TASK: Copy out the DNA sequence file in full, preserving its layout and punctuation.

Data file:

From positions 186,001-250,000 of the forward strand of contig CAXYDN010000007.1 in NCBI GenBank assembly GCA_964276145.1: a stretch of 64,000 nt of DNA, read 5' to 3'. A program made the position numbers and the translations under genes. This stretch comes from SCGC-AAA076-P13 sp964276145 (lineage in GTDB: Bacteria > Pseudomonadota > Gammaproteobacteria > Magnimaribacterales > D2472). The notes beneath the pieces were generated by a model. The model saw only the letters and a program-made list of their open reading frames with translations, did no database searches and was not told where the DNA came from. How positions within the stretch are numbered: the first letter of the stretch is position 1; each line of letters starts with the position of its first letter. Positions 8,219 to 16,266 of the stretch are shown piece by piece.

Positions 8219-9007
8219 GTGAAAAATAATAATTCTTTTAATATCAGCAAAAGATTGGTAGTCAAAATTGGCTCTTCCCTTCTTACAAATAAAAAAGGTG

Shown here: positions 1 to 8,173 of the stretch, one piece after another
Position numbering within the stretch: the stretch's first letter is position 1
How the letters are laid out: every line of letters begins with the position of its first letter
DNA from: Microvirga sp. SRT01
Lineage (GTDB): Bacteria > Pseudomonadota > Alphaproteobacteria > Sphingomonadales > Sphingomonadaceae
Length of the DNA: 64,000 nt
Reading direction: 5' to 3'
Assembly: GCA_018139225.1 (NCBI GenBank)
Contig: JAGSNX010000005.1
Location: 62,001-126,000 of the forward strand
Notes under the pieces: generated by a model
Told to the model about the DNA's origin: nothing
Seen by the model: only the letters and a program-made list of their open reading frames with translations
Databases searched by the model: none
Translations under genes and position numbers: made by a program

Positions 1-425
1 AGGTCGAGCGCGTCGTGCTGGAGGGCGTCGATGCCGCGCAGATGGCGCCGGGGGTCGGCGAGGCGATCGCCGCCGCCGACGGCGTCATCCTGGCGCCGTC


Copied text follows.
From positions 186,001-250,000 of the forward strand of contig CAXYDN010000007.1 in NCBI GenBank assembly GCA_964276145.1: a stretch of 64,000 nt of DNA, read 5' to 3'. A program made the position numbers and the translations under genes. This stretch comes from SCGC-AAA076-P13 sp964276145 (lineage in GTDB: Bacteria > Pseudomonadota > Gammaproteobacteria > Magnimaribacterales > D2472). The notes beneath the pieces were generated by a model. The model saw only the letters and a program-made list of their open reading frames with translations, did no database searches and was not told where the DNA came from. How positions within the stretch are numbered: the first letter of the stretch is position 1; each line of letters starts with the position of its first letter. Positions 8,219 to 16,266 of the stretch are shown piece by piece.

Positions 8219-9007
8219 GTGAAAAATAATAATTCTTTTAATATCAGCAAAAGATTGGTAGTCAAAATTGGCTCTTCCCTTCTTACAAATAAAAAAGGTG

Shown here: positions 1 to 8,173 of the stretch, one piece after another
Position numbering within the stretch: the stretch's first letter is position 1
How the letters are laid out: every line of letters begins with the position of its first letter
DNA from: Microvirga sp. SRT01
Lineage (GTDB): Bacteria > Pseudomonadota > Alphaproteobacteria > Sphingomonadales > Sphingomonadaceae
Length of the DNA: 64,000 nt
Reading direction: 5' to 3'
Assembly: GCA_018139225.1 (NCBI GenBank)
Contig: JAGSNX010000005.1
Location: 62,001-126,000 of the forward strand
Notes under the pieces: generated by a model
Told to the model about the DNA's origin: nothing
Seen by the model: only the letters and a program-made list of their open reading frames with translations
Databases searched by the model: none
Translations under genes and position numbers: made by a program

Positions 1-425
1 AGGTCGAGCGCGTCGTGCTGGAGGGCGTCGATGCCGCGCAGATGGCGCCGGGGGTCGGCGAGGCGATCGCCGCCGCCGACGGCGTCATCCTGGCGCCGTC